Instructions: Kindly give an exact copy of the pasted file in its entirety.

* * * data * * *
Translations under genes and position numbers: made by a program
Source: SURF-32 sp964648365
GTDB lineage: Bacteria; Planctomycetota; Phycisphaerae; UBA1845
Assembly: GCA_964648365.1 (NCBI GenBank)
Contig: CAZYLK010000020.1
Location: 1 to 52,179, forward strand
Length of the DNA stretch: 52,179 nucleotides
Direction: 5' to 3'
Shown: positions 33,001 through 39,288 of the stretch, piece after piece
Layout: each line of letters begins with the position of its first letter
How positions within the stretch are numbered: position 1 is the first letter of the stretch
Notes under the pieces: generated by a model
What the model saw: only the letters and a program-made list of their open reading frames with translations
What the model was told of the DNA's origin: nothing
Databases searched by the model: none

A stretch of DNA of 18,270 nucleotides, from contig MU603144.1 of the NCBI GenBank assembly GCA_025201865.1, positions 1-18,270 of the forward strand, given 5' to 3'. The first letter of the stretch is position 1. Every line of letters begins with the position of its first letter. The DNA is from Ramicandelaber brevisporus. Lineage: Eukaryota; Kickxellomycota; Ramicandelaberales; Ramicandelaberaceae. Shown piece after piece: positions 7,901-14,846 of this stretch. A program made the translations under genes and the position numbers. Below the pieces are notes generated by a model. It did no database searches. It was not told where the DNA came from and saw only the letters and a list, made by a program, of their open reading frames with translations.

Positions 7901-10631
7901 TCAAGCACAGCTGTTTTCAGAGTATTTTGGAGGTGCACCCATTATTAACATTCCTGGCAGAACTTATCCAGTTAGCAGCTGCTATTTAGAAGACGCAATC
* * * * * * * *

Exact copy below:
Translations under genes and position numbers: made by a program
Source: SURF-32 sp964648365
GTDB lineage: Bacteria; Planctomycetota; Phycisphaerae; UBA1845
Assembly: GCA_964648365.1 (NCBI GenBank)
Contig: CAZYLK010000020.1
Location: 1 to 52,179, forward strand
Length of the DNA stretch: 52,179 nucleotides
Direction: 5' to 3'
Shown: positions 33,001 through 39,288 of the stretch, piece after piece
Layout: each line of letters begins with the position of its first letter
How positions within the stretch are numbered: position 1 is the first letter of the stretch
Notes under the pieces: generated by a model
What the model saw: only the letters and a program-made list of their open reading frames with translations
What the model was told of the DNA's origin: nothing
Databases searched by the model: none

A stretch of DNA of 18,270 nucleotides, from contig MU603144.1 of the NCBI GenBank assembly GCA_025201865.1, positions 1-18,270 of the forward strand, given 5' to 3'. The first letter of the stretch is position 1. Every line of letters begins with the position of its first letter. The DNA is from Ramicandelaber brevisporus. Lineage: Eukaryota; Kickxellomycota; Ramicandelaberales; Ramicandelaberaceae. Shown piece after piece: positions 7,901-14,846 of this stretch. A program made the translations under genes and the position numbers. Below the pieces are notes generated by a model. It did no database searches. It was not told where the DNA came from and saw only the letters and a list, made by a program, of their open reading frames with translations.

Positions 7901-10631
7901 TCAAGCACAGCTGTTTTCAGAGTATTTTGGAGGTGCACCCATTATTAACATTCCTGGCAGAACTTATCCAGTTAGCAGCTGCTATTTAGAAGACGCAATC